While not Bulger’s uppermost concern, Beware makes a compelling case on behalf of Colorado’s local jazz talent.  If you can satisfy Ginger Baker, than you can play with anyone.  In fact, he had a great ear, recruiting excellent musicians like Fred Hess and trumpeter Ron Miles, who also appears as an interview subject.  Of course, most of the film’s potential audience will be more interested in the likes of Clapton, Steve Winwood, Stones drummer Charlie Watts, Cream bassist Jack Bruce, Johnny Rotten, Lars Ulrich, Stewart Copeland, Femi Kuti, and various ex-wives.  If there is anyone Bulger couldn’t get, they aren’t missed.

There is something perversely inspiring about Baker’s resiliency. He keeps doing it his way, regardless of the consequences.  Beware captures all the madness of the Ginger Baker experience, but Bulger tries his best not to let it overshadow the music.  Naturally, Baker is often his own worst enemy in this respect.  Yet, somehow viewers will want to listen to Baker’s classic tracks after witnessing his spectacularly anti-social behavior.  That is a neat trick Bulger deserves mucho credit for pulling off.  A thoroughly entertaining documentary chocked full of unforgettable headshaking, face-palming moments, Beware of Mr. Baker is recommended for fans of rock, jazz, world music, and all around excess when it opens this Wednesday (11/28) at New York’s Film Forum.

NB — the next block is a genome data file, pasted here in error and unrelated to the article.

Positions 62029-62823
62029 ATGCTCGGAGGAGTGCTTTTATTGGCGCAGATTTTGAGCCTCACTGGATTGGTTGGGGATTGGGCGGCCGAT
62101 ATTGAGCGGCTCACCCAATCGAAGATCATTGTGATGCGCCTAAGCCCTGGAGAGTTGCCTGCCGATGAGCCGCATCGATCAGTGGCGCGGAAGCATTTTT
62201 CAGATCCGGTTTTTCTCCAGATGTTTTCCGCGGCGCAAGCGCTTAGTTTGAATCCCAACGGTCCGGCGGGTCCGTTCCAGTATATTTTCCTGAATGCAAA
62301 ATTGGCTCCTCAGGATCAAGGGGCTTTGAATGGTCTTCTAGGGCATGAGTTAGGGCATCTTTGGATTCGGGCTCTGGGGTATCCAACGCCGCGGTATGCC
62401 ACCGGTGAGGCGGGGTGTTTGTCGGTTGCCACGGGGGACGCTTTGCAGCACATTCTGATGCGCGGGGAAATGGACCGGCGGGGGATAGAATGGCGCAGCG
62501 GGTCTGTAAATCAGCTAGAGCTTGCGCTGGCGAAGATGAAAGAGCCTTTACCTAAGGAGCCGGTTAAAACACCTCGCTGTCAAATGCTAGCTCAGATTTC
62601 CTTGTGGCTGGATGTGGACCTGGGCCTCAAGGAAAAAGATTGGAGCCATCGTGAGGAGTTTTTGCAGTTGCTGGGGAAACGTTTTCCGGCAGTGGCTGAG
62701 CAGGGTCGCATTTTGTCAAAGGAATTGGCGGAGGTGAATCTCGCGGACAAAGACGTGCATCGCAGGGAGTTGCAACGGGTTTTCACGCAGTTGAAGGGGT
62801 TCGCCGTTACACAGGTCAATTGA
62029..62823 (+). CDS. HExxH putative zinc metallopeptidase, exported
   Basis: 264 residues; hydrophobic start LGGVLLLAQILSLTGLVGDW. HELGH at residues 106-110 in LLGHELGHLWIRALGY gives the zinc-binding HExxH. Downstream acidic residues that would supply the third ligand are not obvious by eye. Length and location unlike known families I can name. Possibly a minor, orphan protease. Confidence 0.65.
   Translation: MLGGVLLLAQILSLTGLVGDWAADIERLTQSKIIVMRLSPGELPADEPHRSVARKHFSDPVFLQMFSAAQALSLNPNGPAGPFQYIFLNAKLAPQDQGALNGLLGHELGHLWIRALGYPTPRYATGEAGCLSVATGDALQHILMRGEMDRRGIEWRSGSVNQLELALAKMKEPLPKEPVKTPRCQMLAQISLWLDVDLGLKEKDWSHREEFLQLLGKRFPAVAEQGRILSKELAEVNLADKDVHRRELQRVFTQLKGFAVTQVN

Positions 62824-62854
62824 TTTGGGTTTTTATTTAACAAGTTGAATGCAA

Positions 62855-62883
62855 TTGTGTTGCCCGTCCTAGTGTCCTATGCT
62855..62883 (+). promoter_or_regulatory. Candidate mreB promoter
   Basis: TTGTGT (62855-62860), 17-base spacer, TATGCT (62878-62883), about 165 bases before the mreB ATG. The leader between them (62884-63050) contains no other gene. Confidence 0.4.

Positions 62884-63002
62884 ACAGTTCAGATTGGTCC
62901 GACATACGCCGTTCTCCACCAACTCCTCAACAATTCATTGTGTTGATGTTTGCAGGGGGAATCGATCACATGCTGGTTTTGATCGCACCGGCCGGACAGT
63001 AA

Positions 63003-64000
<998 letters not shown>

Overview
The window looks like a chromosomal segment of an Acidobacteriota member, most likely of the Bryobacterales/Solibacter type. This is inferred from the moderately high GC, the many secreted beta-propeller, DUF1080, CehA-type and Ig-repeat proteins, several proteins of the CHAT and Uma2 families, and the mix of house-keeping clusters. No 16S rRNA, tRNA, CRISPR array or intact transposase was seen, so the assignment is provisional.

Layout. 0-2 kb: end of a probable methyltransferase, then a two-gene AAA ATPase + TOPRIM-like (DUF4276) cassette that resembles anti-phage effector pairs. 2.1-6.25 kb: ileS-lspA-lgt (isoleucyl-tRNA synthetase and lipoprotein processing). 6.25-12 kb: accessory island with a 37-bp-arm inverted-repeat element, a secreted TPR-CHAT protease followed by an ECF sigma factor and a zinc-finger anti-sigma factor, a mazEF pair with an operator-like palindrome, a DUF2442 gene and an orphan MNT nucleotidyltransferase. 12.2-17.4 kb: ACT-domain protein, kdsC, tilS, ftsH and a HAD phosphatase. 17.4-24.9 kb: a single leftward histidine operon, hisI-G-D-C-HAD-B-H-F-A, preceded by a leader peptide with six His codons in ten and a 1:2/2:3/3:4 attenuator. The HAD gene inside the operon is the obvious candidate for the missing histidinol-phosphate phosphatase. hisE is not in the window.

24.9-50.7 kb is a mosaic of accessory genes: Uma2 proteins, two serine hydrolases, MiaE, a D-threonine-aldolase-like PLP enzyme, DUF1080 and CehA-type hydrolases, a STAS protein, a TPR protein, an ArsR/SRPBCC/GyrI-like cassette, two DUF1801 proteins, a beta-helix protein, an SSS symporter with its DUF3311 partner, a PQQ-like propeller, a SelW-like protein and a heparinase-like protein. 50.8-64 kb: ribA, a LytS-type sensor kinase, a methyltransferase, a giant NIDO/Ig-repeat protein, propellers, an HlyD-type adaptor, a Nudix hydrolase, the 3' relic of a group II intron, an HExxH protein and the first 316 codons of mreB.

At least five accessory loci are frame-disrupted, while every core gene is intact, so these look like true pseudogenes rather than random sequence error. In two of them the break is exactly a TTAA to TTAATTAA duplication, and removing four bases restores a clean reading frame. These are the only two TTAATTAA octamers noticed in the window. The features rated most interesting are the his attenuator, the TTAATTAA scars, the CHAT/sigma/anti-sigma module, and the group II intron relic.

Saturday, November 24, 2012

ADIFF ’12: Re-Emerging—The Jews of Nigeria

They lack the official recognition of the Falasha Ethiopians, but a small group of Igbo Nigerians remain convinced they are part of one of the ten lost tribes of Israel.  Small would be the word to emphasize.  In a country almost entirely divided between Christian and Muslim believers, Jewish Nigerians are a distinct minority.  Nonetheless, growing numbers of Igbos are embracing Judaism as part of their heritage.  Jeff L. Lieberman documents their lives and faith in Re-Emerging: The Jews of Nigeria (trailer here), which screens as part of the 2012 African Diaspora International Film Festival in New York.